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Rhode Island DUI Information

Drivers convicted of DUI in Rhode Island face severe fines and penalties.

Hawaii DUI Law Information

Drivers arrested in the State of Hawaii for driving under the influence (DUI) (also referred to as a Operating a Vehicle Under the Influence of an Intoxicant (OVUII)) will face severe DUI penalties including potential jail time, a driver’s license suspension, potential mandatory ignition interlock installation, and fines.

Hawaii DUI defined

In Hawaii a person commits the offense of operating a vehicle under the influence of an intoxicant if the person “operates or assumes actual physical control of a vehicle: (1) While under the influence of alcohol in an amount sufficient to impair the person's normal mental faculties or ability to care for the person and guard against casualty; (2) While under the influence of any drug that impairs the person's ability to operate the vehicle in a careful and prudent manner; (3) With .08 or more grams of alcohol per two hundred ten liters of breath; or (4) With .08 or more grams of alcohol per one hundred milliliters or cubic centimeters of blood.” Hawaii Statute § 291E-61. Operating a vehicle under the influence of an intoxicant

Hawaii Look Back or wash-out period: 5 years

If a driver’s second or third driving infraction occurs during the look back period the DUI penalties can be substantially increased.

Criminal DUI Penalties in Hawaii

First DUI offense
(Misdemeanor)

  • 48 hours to five days in jail
  • Community service may be ordered in lieu or in addition to jail time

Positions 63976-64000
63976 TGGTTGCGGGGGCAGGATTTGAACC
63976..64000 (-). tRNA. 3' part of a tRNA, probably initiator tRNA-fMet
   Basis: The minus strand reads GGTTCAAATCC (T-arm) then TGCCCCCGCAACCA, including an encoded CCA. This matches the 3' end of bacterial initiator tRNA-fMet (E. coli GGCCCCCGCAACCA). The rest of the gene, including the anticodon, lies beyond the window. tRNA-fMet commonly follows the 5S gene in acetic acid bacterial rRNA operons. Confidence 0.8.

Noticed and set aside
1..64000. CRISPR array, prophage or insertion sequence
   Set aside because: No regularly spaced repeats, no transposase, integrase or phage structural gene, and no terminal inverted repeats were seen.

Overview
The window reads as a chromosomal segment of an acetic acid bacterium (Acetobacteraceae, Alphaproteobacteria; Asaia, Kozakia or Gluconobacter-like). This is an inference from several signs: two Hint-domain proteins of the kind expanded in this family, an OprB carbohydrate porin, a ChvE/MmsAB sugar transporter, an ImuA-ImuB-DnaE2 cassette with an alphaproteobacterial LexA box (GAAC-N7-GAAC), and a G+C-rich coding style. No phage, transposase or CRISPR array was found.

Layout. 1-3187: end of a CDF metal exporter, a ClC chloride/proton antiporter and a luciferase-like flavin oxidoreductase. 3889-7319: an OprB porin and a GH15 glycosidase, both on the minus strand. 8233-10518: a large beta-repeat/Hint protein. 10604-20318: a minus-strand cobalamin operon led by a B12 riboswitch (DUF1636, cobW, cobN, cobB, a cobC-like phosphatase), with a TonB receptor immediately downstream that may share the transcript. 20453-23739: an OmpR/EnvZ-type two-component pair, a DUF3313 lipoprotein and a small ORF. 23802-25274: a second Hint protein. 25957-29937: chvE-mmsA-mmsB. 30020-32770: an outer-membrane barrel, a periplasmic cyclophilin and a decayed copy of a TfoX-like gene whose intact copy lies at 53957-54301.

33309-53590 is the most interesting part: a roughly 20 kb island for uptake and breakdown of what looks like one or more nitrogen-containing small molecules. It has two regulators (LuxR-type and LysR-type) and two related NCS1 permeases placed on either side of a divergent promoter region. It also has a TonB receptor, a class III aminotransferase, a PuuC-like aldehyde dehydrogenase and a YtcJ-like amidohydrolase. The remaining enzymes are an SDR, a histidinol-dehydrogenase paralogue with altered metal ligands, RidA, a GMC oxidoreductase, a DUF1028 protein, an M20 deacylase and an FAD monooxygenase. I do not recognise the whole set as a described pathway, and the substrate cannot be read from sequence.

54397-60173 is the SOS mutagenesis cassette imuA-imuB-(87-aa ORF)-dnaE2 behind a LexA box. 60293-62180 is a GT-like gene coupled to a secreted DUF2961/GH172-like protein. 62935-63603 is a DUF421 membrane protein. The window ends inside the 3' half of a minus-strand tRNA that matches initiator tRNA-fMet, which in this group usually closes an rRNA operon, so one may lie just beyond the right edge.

• Fines of $150 to $1,000
  • License suspension of 90 days to one year
  • At least 14 hours of alcohol abuse program participation
  • Additional license suspension requirements with high BAC

Second DUI offense
(Misdemeanor)
(Within 5 years)

  • Up to 14 days in jail
  • Community service may be ordered in lieu or in addition to jail time
  • Fines up to $1,500
  • License suspension for one year
  • Mandatory alcohol abuse program participation
  • 240 hours of community service
  • Additional license suspension requirements with high BAC

Third DUI offense
(Within 5 years)

  • Up to 30 days in jail
  • Community service may be ordered in lieu or in addition to jail time
  • Fines up to $2,500
  • License suspension for five years
  • Mandatory alcohol abuse program participation
  • 240 hours of community service
  • Additional license suspension and jail requirements with high BAC

Administrative Penalties in Hawaii

Drivers in Hawaii have given their implied consent to submit to a chemical test if they have been arrested for DUI. Failure to consent to the required testing may result in administrative penalties which are administered by the Hawaii Department of Motor Vehicles and are imposed regardless of whether the driver is ultimately convicted of DWI.

If a person is arrested in Hawaii for DUI the arresting officer will confiscate their driver’s license and issue them a "Notice of Revocation". This notice will serve as the driver’s temporary driving permit for the next 30 days.

To challenge an administrative suspension, drivers must request an administrative hearing by contacting the Hawaii Department of Motor Vehicles. If you do not request a hearing your license will be automatically suspended.

If you request the hearing and the Administrative Driver's License Revocation Office determines the arresting officer’s original revocation of your driver's license was not justified they will mail your driver's license and plates back to you no later than 25 days from the date of your arrest.

If the Administrative Driver's License Revocation Office determines there was justification to suspend your license you have six days to request an in-person hearing.

Drivers who refuse the chemical test will face the following administrative penalties:

First chemical test refusal: License suspension for one year
Second chemical test refusal: License suspension for two years
Third chemical test refusal: License suspension for four years